Locations and Hours
We are located in the annex across the atrium from the library.
Questions or comments? Contact Mandy Taylor at email@example.com.
How do I schedule an appointment?
You have several options:
1) use our online scheduler,
2) stop by, and we'll do our best to assist you, or
3) email us at firstname.lastname@example.org for assistance or additional availability.
E-mailing or stopping by are the best options if you can't make any of the posted hours.
Frequently Asked Questions
Who should visit the Center?
What happens during a tutorial?
Where is the Writing and Speaking Center?
When is the Writing and Speaking Center open?
How do I schedule an appointment?
What is the contact information for the Writing and Speaking Center?
Isn't the Writing and Speaking Center just for English Majors?
I'm a good writer, and I don't need much help. What can the Center do for me?
I need help revising my St. Mary's Project. It's REALLY long...
Can I still come if I haven't written the paper yet?
Can you tell me what my professor meant by (insert cryptic scribble here)?
Will you proofread this?
All students interested in talking about their writing will find the Writing Center a valuable resource. The tutors, who come from various majors and academic backgrounds, work with students from all academic disciplines. For your one-on-one conference, you can bring in any assignment at any stage in the process, from the roughest of ideas to the almost-finished product.
What Happens During a Tutorial?
Whether you drop by or schedule an appointment, you can expect to meet with a tutor for anywhere from half an hour to an hour, depending on your needs and schedule. A tutor will greet you and ask you what you're writing, what (if anything) you've done so far, and what you want to get out of the tutorial. If you have an assignment sheet, the tutor will go over it with you.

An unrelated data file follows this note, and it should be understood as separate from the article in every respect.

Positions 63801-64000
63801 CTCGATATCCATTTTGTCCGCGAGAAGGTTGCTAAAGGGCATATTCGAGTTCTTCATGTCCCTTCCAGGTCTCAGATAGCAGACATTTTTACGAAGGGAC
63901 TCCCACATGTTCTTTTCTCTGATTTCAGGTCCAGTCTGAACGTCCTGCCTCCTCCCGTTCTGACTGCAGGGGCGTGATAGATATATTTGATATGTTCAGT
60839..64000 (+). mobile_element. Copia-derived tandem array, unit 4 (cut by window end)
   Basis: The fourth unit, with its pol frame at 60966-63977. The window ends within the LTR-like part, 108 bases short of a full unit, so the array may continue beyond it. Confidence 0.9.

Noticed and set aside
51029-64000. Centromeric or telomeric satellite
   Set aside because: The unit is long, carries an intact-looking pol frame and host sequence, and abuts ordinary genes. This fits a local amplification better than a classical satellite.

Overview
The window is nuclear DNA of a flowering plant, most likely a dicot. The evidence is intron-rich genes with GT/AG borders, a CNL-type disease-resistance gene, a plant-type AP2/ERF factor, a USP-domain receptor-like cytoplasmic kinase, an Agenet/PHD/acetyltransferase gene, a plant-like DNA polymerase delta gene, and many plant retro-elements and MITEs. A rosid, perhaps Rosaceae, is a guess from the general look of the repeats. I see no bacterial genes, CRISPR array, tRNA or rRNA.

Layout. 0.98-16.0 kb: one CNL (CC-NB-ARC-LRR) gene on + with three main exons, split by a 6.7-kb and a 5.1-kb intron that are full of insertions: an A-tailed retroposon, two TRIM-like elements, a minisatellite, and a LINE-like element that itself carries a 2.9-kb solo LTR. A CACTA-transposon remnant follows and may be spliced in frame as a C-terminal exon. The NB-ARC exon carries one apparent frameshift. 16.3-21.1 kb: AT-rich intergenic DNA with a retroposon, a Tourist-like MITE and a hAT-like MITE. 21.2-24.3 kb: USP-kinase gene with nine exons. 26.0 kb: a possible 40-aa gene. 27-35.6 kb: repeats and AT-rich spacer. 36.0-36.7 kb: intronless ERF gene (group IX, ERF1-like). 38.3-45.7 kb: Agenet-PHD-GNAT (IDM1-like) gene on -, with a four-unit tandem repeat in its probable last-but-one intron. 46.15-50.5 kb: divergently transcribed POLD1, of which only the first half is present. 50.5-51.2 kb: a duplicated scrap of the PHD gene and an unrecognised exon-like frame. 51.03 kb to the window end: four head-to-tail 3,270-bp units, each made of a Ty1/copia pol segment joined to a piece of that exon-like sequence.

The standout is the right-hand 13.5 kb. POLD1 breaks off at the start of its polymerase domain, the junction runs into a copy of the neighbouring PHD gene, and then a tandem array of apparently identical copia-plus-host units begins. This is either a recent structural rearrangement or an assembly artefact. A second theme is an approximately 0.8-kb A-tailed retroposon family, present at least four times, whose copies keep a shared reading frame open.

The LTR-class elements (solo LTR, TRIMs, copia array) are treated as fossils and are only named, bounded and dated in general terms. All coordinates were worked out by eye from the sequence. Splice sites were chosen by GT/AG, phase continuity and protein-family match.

If you already have a draft, the tutor may ask you to read it out loud so that you both can hear what it sounds like. Reading aloud also slows the rate at which both individuals read through the paper, allowing for you to see how the piece works. If you don't want to read aloud, however, don't worry about it; just ask your tutor to read the paper silently. During and after the reading, the tutor will ask questions and raise issues for you to think about. It's up to you to consider your tutor's input and make any notes or changes you will need to remember later.
Whether or not you come prepared with questions, the tutor will also concentrate on any other areas of concern he or she sees in your paper. For example, you may originally be concerned with grammar, but as the tutorial progresses you may notice that your paper lacks focus, and you may decide to reorganize the work.
Every conference is different depending on the individuals involved, the stage of the work and the work itself. Your tutor will concentrate on helping you as a writer in the best way possible.
We are primarily located in Library 108 through 113. LI115 is occasionally used to practice and record presentations.
You have several options: you can stop by during our walk-in hours, and we'll do our best to assist you; you can use our online scheduler (your login, if you've never used it before, is your school email with your last name as your password); or you can e-mail us at email@example.com. E-mailing or stopping by is the best option if you can't make any of the posted hours.
Mandy Heatwole is the Assistant Director of the Writing and Speaking Center, and her e-mail address is firstname.lastname@example.org.
The Center's extension is 4493. Call (240) 895-4493 from off-campus.
Certainly not. Every major involves writing, and therefore every major is welcome at the Writing Center. We also have some helpful information posted about writing in specific disciplines.
A tutor can let you know how the paper seems to a reader who knows less about the topic than you do. She can help you notice cool ideas that you've touched upon but not yet developed. Or he can help you notice those pesky, peristent patterns of error that even top-notch writers often have. Basically, think of your tutorial as a professional-level peer review. Professors ask for input from others before sending a paper off; why shouldn't you?